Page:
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Daily Devotionals

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The Solution for the Problem of Messy Emotions


“Trust in him at all times, you people;

pour out your hearts to him, for God is our refuge.”

Psalm 62:8


I didn’t like the assignment I was receiving. At. All.

Surely spiritual direction should come with a to-do list or a reading assignment, but instead my counselor asked me to “sit in my feelings.” When I protested, she gently said, “Amy, you don’t need an action step or a book to read. Your ‘doing’ muscle is very strong, but your ‘feeling’ muscles need some work.”

Although it was painful to hear, I knew she was right. I’ve gained much wisdom in my life over the years, but I’m still building greater emotional maturity.

My natural temperament runs toward positivity, which is a great gift. However, I’ve never pushed into the hard work of learning to process my negative emotions in healthy ways. Instead, I’ve glossed over them, pushed forward through life, steadfastly declaring, “I’ll think about that tomorrow.”

Truthfully, those coping mechanisms can work fairly well for us until … well, until they don’t anymore. Then the resentment turns to rage. The hurt is debilitating. The grief is soul-crushing. The weariness spirals into utter exhaustion. The waves of disappointment start to take us under. We may attempt to bury our emotions, but they’ll only push out of those graves in forms more horrifying than before.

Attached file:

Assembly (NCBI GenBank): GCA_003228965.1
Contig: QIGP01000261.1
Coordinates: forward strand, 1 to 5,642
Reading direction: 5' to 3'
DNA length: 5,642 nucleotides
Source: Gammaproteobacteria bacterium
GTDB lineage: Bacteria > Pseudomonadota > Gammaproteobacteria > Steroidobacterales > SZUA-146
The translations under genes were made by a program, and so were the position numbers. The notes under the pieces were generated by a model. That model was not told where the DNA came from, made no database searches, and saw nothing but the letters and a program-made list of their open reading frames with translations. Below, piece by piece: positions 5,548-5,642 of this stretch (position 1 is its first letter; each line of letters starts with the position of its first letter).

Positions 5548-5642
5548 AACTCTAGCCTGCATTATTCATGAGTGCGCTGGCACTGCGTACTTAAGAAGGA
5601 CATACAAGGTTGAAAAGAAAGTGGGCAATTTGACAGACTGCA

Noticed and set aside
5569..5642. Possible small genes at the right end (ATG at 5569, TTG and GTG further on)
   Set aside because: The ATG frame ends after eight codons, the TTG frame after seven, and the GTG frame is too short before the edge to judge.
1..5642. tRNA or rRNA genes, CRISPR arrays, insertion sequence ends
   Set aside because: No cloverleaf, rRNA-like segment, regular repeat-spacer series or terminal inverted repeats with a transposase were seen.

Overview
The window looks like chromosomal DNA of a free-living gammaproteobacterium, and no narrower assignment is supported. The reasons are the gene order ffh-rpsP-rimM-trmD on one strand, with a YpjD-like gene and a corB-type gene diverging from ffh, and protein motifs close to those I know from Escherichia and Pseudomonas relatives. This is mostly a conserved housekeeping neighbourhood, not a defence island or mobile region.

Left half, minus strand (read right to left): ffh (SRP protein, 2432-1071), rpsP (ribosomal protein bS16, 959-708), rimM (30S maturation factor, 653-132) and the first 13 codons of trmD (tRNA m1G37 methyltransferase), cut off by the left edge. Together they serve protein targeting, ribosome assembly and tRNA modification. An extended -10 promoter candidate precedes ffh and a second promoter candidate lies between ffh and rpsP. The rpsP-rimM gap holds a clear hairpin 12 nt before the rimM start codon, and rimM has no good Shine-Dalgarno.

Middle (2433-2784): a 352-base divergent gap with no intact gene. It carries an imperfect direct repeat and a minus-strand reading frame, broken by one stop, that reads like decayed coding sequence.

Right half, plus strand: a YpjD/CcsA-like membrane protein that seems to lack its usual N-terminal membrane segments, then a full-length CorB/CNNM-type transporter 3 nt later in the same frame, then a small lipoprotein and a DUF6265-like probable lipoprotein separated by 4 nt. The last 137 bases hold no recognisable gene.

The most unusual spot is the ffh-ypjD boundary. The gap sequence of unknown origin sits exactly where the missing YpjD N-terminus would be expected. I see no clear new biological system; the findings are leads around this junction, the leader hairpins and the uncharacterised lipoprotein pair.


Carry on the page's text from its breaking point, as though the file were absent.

King David, the author of many psalms, understood that pushing past our emotions is a problem. Pouring them out to God is the solution. David says, “Trust in him at all times, you people; pour out your hearts to him, for God is our refuge” (Psalm 62:8). David knew that the secret we’d need when dealing with all of our feelings — the good, the bad and the ugly — is taking them to our trustworthy God.

He alone holds the key to healthy emotions. God is our refuge, our protector and the safe place for all we feel.

The beautiful thing is that King David put this truth into practice. As I tried to put my counselor’s wisdom to work, I asked God for guidance. The Lord sent me to Psalm, and I’ve been reading and recording all the emotions included there. The variety and nuances are astounding. In just the first seven chapters of Psalm, I found: anger, agony, shame, blessedness, delight, distress, deception, dismay, disgrace, disillusionment, expectation, fear, guilt, hate, joy, love, mistrust, need, peace, reverence, shame, sorrow, security, trust, wrath and weakness.

David’s vivid use of language shows us that he processed the full gamut of his emotions, and those of others, with God. As I read, my list grows, and before I finish the book, I expect to have at least one emotion for every letter of the alphabet! David didn’t hold anything back, and he encourages us, too — modern readers who need his ancient wisdom — to pour out our hearts to God.

I’m stepping into the gift God offers, a safe space to process everything from joy to sorrow, and I invite you to come with me. There is no emotion God can’t handle, and there is no hurt beyond His healing. It’s only by sharing our feelings with God that we can step into a healthy emotional life. There our soul holds hands with our spirit and walks toward the kind of whole-person growth that brings God glory.

  • Lord, I’ve tried to grapple with my own emotions for far too long. I’ve struggled and stuffed, but now I want to pour them all out to you. Teach me to live an emotionally healthy life led by Your Spirit. In Jesus’ Name, Amen.

J
B

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